Stealing a Slice of the Moon

I wake at 4:30am with a thought that I’ve plagiarized my father.

It was that cheddar cheese moon line in my last post “Don’t Forget the Dolphins.” The words that were whispered to me, ever-so quietly, by the right-side lobe of my brain that was backseat driving.

It was offering artful angles on my daily practicalities. Reminding me of the beauty back-dropping my to-do lists.

“Come on, tell them about that rising full moon at dusk. The color of cheddar cheese and bigger than the sun. How it seemed to rise out of the two-lane road as you and the Bohemian drove, side by side, salt-coated from your sunset swim. Go on, tell them.”

Oh, that frontal lobe and its backseat cues. Did it lead me to steal?

Cheddar cheese, cheddar cheese. I wake with this thought that, perhaps, I’d just recently read a poem of my dad’s pairing the moon with a yellow-orange block of dairy.

He’s the poet of the family (and I’m proud to say he was recently given his second Wrangler Award for Outstanding Poetry Book by the National Cowboy and Western Heritage Museum – congratulations, Dad!).

Me, I’m only putting words on the page and justifying margins. And now, I’m wondering if I’m an inadvertent plagiarizer, as well.

I scan the posts from my father’s blog, Dry Crik Journal, trying to find a cheese reference. As I search, I recall growing up with chunks of cheddar as a staple in the family ‘ice box.’ The sharp, pungent scent that would rise from the block as it warmed on the cutting board. My father, passing through the kitchen, to slice a thick slab and snack.

I keep searching his words but my poem perusing turns up empty. I find no reference to cheddar cheese and the moon from my father. Was it some other poet?

brain_colour_cropped

Nerve fibers connect and fire some electrical storm of All-things in my head. Intuition and dreams are housed beside logic and systems. To-do lists get mapped to poetry. My brain is one big mix of what’s been soaked in and what wants to seep out. I don’t know where the cheddar cheese and moon came from.

Dad, if I snagged it from you, I apologize, and I’ll offer up credit where it’s rightly due. If I sourced from some other writer in the world, thank you for gifting me the shade of which to describe that rising moon. Cheddar cheese color it was, and you named the palette.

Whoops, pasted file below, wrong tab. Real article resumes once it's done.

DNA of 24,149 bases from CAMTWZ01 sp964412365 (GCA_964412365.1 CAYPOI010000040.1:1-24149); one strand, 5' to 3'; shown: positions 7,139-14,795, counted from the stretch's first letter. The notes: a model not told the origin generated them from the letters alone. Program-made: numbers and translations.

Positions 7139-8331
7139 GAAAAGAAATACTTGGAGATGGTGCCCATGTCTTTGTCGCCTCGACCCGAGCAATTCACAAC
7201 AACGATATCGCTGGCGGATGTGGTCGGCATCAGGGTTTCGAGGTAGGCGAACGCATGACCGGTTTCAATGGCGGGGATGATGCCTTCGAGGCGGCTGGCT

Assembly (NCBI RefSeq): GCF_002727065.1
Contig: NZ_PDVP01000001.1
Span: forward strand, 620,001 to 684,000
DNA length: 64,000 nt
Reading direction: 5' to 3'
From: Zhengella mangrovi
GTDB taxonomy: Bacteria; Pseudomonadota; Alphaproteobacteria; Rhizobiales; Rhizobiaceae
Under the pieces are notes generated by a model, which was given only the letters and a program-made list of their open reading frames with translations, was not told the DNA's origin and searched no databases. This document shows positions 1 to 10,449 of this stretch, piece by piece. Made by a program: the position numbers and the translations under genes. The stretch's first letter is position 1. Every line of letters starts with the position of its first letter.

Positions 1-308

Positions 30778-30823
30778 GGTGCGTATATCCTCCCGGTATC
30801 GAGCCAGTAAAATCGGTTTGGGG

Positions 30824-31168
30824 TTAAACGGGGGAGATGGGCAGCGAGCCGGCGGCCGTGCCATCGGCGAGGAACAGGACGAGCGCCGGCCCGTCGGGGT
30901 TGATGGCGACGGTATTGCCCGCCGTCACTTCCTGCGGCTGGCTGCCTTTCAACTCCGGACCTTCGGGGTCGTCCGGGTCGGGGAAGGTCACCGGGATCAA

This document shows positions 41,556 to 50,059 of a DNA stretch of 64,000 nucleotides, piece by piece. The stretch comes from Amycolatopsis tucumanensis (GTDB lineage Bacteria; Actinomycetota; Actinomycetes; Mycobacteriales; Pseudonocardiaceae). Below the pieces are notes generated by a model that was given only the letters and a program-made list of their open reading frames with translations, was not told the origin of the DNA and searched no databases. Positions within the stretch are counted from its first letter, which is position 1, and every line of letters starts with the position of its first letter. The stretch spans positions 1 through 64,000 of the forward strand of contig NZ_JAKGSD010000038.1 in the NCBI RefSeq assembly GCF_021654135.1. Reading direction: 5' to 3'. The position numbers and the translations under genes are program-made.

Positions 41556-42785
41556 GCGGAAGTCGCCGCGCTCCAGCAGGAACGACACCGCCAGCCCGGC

To anyone that loves the moon, or who can appreciate a good chunk of cheddar, let’s all gather round the cutting board in the kitchen. Have a snack and share a slice.

 

courtesy of quinn.anya
courtesy of quinn.anya

4 Comments

  1. When I read those lines of yours, Jess, I thought, ‘damn, I wish those were mine’. And only now, as I read this entry do I remember all those cartoons where the moon was made of cheese. It makes a fine poetic connection. But plagiarism–I think we all steal parts of ideas we like from one another. I like your cheddar cheese moon. xxooxxoo, Dad

    Like

    1. Ever-the-supportive dad! I don’t care why you gave the compliment, your words made my day. Thank you! Now, I’m just not sure where the cheddar moon came from. But the one in the sky is for all of us to share.

      Like

  2. “Everybody knows, the moon is made from cheese”, with this line the very British clay animation duo “Wallace and Gromit” take the decision to go to the moon to stack up their empty plate of cheddar cheese (http://vimeo.com/38091345). Looks like you taped the Zeitgeist with this one, congratulations, love to read your adventures, v

    Like

    1. Thanks for sharing the link. I did some research and found that Wallace and Gromit (as well as myself) are slicing into a folkloric motif that goes back as far as the 13th century. This cheesy moon connection is ancient. Thanks for inspiring me to learn a little more.

      Like

Leave a Reply

Fill in your details below or click an icon to log in:

WordPress.com Logo

You are commenting using your WordPress.com account. Log Out / Change )

Twitter picture

You are commenting using your Twitter account. Log Out / Change )

Facebook photo

You are commenting using your Facebook account. Log Out / Change )

Google+ photo

You are commenting using your Google+ account. Log Out / Change )

Connecting to %s

%d bloggers like this: